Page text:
Step 1: Find a comfortable location free from disturbances to practice visualization. Relax by using a relaxation technique such as breathing deeply and slowly with a six-second inhalation and a six-second exhalation or imagining each muscle from the toes to the head becoming lighter.
Step 2: Choose a desired goal. Make the goal simple by breaking it into outcomes that need to happen first to achieve the goal. For example, if a desired goal is to get a new job, then searching for a job, applying for the job, and interviewing for the job may be outcomes that should be imagined first.
Step 3: Once relaxed, begin imagining the goal in as much detail as possible so that it feels real and as if it is occurring in the present moment. Imagine the goal for as long as it feels right, without putting any pressure to do well. The experience of imagining the desired goal should be enjoyable.
Step 4: Towards the end of the visualization practice, once the goal feels real, say a positive affirmation, such as “I love this feeling of working at my new job” or “What a beautiful view I have from my new office.” Accurate and honest thinking should be used and a positive affirmation added to connect the image with positivity. Suspend doubts and add an affirmation such as “I know that I will achieve this.” Affirmations should always be phrased in the present tense and in a positive way. For example, “I no longer arrive late” is negative phrasing while “I now arrive on time” is positive phrasing. The phrase should remain short, feel authentic, and convey a strong positive feeling.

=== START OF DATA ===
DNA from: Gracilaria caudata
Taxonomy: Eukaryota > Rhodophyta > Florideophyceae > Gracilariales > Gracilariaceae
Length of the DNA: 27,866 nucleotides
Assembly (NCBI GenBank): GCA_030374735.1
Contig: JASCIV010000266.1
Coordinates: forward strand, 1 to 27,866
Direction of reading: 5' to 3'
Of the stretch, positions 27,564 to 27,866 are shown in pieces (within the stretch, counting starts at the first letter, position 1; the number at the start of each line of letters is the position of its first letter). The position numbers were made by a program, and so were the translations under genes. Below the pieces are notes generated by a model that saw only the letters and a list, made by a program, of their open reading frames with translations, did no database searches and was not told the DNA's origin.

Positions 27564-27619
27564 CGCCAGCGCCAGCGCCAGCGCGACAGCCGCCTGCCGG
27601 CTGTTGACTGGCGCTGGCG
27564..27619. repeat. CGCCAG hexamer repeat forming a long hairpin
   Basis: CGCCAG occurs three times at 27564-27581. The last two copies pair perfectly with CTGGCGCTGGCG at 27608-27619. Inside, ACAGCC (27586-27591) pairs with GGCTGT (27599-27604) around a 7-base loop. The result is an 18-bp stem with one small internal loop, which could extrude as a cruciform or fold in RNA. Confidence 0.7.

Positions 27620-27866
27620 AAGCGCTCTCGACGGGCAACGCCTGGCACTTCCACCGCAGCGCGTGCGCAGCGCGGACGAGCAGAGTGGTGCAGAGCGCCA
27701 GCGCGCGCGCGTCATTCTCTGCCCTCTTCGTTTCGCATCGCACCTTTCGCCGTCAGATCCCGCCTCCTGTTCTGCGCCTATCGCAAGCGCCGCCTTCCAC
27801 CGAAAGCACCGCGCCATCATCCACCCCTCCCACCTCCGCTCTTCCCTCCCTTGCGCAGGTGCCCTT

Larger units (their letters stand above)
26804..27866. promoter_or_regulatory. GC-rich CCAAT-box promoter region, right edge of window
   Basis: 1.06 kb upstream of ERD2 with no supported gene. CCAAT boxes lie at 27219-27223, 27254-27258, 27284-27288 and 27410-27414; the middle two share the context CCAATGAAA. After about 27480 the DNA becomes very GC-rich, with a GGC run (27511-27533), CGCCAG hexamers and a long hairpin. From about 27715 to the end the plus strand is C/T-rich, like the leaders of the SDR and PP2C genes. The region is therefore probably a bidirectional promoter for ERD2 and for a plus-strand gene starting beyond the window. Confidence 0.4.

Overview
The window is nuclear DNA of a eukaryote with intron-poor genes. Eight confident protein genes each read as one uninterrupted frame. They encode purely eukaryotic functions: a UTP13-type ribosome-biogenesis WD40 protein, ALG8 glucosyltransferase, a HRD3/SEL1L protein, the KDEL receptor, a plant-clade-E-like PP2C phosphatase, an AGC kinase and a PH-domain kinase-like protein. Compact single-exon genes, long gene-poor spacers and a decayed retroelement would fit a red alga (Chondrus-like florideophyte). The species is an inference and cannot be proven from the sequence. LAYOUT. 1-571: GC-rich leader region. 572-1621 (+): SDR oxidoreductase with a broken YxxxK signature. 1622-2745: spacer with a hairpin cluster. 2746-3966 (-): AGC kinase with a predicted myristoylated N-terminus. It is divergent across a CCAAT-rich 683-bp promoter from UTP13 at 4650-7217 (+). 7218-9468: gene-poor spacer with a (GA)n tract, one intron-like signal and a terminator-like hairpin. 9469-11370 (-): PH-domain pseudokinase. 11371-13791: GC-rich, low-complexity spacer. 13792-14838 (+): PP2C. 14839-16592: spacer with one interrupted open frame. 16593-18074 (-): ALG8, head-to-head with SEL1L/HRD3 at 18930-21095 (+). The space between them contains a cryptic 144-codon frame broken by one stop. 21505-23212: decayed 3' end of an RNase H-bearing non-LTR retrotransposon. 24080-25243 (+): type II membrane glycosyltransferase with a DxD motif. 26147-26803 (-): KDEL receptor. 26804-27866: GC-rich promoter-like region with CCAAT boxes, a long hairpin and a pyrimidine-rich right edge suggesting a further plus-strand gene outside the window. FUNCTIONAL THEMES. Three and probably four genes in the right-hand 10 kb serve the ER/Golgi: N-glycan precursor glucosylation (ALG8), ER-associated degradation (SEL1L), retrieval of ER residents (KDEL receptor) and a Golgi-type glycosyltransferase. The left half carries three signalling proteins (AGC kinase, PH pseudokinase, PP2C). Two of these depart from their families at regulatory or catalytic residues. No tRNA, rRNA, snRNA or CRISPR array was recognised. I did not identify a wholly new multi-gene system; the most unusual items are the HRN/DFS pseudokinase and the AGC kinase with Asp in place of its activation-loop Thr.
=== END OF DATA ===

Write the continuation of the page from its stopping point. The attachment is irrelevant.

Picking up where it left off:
Step 5: The visualization can end with a firm statement that leaves open the possibility that something different or better than what was imagined could happen. This statement could be, “this new job or a better job now manifests for me and to the benefit of all.” Including a phrase such as “to the benefit of all” is a mindfulness practice that enhances a sense of connection with people.
Step 6: After a visualization practice has ended, try to remember it throughout the day. This may help the goal feel more real and part of life.
Step 7: If a goal changes or is no longer desired, then change or remove it. Celebrate after achieving a goal.
Resources: Below are additional resources that may help someone to change a fixed mindset into a growth mindset.
Personality Isn't Permanent: Break Free from Self-Limiting Beliefs and Rewrite Your Story by Benjamin Hardy, PhD